What’s All This Talk About “Autism?”
February 24, 2021

Over the last two decades, we’ve heard A LOT about this disability called Autism. Turns out, someone you love or a friend of a friend has a kid with Autism. What’s this all about? Will they grow out of it?  What is Autism, actually? 

Autism Spectrum Disorder (ASD) is a neurological condition that impacts a child’s development in two core areas: 1) social communication/social interaction, and 2) restricted/ repetitive patterns of behavior and interests. Although a child has ASD from birth, it may not come to one’s attention until a child is nearly school age or society’s demands exceed a child’s limitations.

Because awareness has grown over the years, thoughts about Autism have also changed. What had been considered a set of distinct conditions described as pervasive developmental disorders — Autism, Asperger’s Disorder, Childhood Disintegrative Disorder (CDD), and Pervasive Developmental Disorder not otherwise specified (PDD-NOS) — are now considered one disorder that presents a spectrum of symptoms with behaviors varying. All of the above mentioned are now under a large umbrella, we call Autism Spectrum Disorder or ASD. 

Today, 1 in 59 children are diagnosed with ASD. Boys are diagnosed with ASD around 3 to 4 times more often than girls. There is constant ongoing research as to what causes Autism, but no one has been able to pinpoint the exact cause. Studies suggest that it is somewhat genetic mixed with environmental factors. 

The term “spectrum” refers to the wide range of symptoms, skills, and levels of disability in functioning that can occur in people with ASD. Some children and adults with ASD are fully able to perform activities of daily living while others require substantial support to perform basic living. A diagnosis of ASD includes an assessment of intellectual disability and language impairment.

Even as infants, children with ASD may seem different or “quirky.” Parents are quick to compare their child to other children the same age. Young children with ASD may become overly focused on certain objects, rarely make eye contact, and fail to engage in typical babbling with their parents. In other cases, children may develop normally until the second or even third year of life, but then start to withdraw and become indifferent to social engagement.

The severity of ASD can vary greatly and is based on the degree to which social communication, insistence of sameness of activities and surroundings, and repetitive patterns of behavior affect the daily functioning of the individual.

Most people with ASD find social interactions difficult. The give-and-take nature of typical communication and interaction is particularly challenging. Children with ASD may fail to respond to their names, avoid eye contact with other people, and only interact with others to achieve specific goals. Often children with ASD do not understand how to play or engage with other children and may prefer to be alone. People with ASD may find it difficult to understand other people’s feelings or talk about their own feelings.

ASD individuals may have very different verbal abilities ranging from no speech at all to speech that is fluent, but awkward and inappropriate. Some children with ASD may have delayed speech and language skills, may repeat phrases, and give unrelated answers to questions. In addition, people with ASD can have a hard time using and understanding non-verbal cues such as gestures, body language, or tone of voice. For example, young children with ASD might not understand what it means to wave goodbye. People with ASD may also speak in a flat, robotic tone or a sing-song voice about a narrow range of favorite topics, with little regard for the interests of the person to whom they are speaking.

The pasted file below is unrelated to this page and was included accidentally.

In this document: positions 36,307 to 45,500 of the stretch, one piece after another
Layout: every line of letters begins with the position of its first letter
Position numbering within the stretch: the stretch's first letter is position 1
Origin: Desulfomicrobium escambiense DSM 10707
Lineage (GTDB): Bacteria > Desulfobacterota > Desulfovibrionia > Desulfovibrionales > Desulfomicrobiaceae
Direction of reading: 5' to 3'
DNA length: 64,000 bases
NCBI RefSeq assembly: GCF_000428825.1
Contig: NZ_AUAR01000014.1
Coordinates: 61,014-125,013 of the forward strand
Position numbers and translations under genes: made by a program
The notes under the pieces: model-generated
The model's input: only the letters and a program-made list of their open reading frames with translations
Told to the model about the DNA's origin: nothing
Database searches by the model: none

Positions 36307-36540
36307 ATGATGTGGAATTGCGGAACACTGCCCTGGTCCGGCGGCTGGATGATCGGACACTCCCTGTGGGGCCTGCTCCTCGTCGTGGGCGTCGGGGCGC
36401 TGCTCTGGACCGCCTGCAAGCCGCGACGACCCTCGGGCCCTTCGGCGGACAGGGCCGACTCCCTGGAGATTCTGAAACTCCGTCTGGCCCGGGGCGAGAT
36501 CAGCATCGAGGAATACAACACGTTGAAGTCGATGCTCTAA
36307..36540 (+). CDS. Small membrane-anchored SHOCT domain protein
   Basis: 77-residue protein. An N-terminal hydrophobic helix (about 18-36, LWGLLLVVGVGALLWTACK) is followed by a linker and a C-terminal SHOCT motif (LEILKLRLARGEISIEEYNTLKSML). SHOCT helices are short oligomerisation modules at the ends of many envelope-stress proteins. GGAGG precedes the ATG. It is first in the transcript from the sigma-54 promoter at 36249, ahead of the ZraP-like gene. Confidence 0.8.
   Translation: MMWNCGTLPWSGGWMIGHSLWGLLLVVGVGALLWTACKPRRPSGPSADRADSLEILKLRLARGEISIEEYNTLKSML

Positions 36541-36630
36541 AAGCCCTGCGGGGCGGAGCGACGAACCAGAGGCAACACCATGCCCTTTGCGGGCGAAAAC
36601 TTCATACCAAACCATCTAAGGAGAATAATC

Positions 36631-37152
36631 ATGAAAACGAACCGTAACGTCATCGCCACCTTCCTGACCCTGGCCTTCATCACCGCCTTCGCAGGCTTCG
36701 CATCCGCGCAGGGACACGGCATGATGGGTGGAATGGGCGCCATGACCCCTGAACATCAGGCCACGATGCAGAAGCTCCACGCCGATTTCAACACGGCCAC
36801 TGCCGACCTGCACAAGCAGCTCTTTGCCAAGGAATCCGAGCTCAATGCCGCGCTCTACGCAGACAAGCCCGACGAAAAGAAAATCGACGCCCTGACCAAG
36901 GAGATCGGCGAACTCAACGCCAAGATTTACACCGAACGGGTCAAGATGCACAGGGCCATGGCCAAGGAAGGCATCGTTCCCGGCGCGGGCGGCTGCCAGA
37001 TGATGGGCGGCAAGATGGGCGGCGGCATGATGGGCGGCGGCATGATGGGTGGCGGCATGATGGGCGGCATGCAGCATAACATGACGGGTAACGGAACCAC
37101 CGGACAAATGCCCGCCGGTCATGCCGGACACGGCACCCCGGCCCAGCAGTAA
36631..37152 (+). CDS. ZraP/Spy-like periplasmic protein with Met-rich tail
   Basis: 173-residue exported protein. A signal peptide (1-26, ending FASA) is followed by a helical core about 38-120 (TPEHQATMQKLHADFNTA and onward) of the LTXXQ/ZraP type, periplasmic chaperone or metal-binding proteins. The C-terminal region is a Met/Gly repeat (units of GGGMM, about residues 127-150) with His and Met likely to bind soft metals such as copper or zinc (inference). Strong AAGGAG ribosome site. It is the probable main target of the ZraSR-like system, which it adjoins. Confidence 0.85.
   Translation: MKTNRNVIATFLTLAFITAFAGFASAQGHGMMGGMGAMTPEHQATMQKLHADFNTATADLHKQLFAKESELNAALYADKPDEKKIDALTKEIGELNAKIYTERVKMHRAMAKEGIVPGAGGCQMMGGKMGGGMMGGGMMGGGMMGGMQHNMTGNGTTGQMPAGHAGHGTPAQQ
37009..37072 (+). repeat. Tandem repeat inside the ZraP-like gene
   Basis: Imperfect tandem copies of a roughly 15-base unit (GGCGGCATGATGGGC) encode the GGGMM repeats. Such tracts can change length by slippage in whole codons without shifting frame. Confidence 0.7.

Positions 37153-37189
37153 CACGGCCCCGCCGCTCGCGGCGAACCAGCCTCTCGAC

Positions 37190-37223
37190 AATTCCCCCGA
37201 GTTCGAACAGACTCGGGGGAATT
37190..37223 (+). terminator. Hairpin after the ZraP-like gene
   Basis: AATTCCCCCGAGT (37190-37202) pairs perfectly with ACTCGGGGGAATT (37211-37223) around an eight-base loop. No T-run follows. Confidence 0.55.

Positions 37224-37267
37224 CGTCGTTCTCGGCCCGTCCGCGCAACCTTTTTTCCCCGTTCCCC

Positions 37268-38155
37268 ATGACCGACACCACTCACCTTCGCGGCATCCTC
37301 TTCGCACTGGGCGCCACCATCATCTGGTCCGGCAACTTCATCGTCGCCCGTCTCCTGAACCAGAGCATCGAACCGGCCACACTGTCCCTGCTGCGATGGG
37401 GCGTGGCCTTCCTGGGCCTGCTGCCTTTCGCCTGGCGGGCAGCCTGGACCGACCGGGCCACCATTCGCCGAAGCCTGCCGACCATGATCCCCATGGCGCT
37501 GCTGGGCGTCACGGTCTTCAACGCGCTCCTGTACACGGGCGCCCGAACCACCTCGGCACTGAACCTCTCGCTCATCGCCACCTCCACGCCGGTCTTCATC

Many children with ASD engage in repetitive movements or unusual behaviors such as flapping their arms, rocking from side to side, or twirling. This is called “stemming” amongst professionals. They may become preoccupied with parts of objects like the wheels on trucks. Children may also become obsessively interested in a particular topic such as airplanes or train schedules. Many people with ASD seem to thrive so much on routine that changes to the daily patterns of life can be very challenging. When placed in a new or overly stimulating environment, anger and emotional outburst can occur. 

There is no cure for ASD. It is believed that the ideal treatment plan coordinates therapies and interventions that meet the specific needs of the individual. Most health care professionals agree that the earlier the intervention, the better. Early behavioral therapies have proven to be very successful in many children with ASD. In these interventions, therapists use highly structured and intensive training sessions to help children develop social and language skills. This is called Applied Behavioral Analysis (ABA) therapy, which encourages positive behaviors and discourages negative ones. In addition, family counseling for the parents and siblings of children with ASD often helps families cope with the particular challenges of living with a child with ASD. Moreover, symptoms may improve with age and behavioral treatment. ABA therapy can benefit individuals of all ages since people with ASD usually continue to need services and supports as they get older. However, depending on the severity of the disorder, people with ASD may be able to work successfully and live independently or within a supportive environment.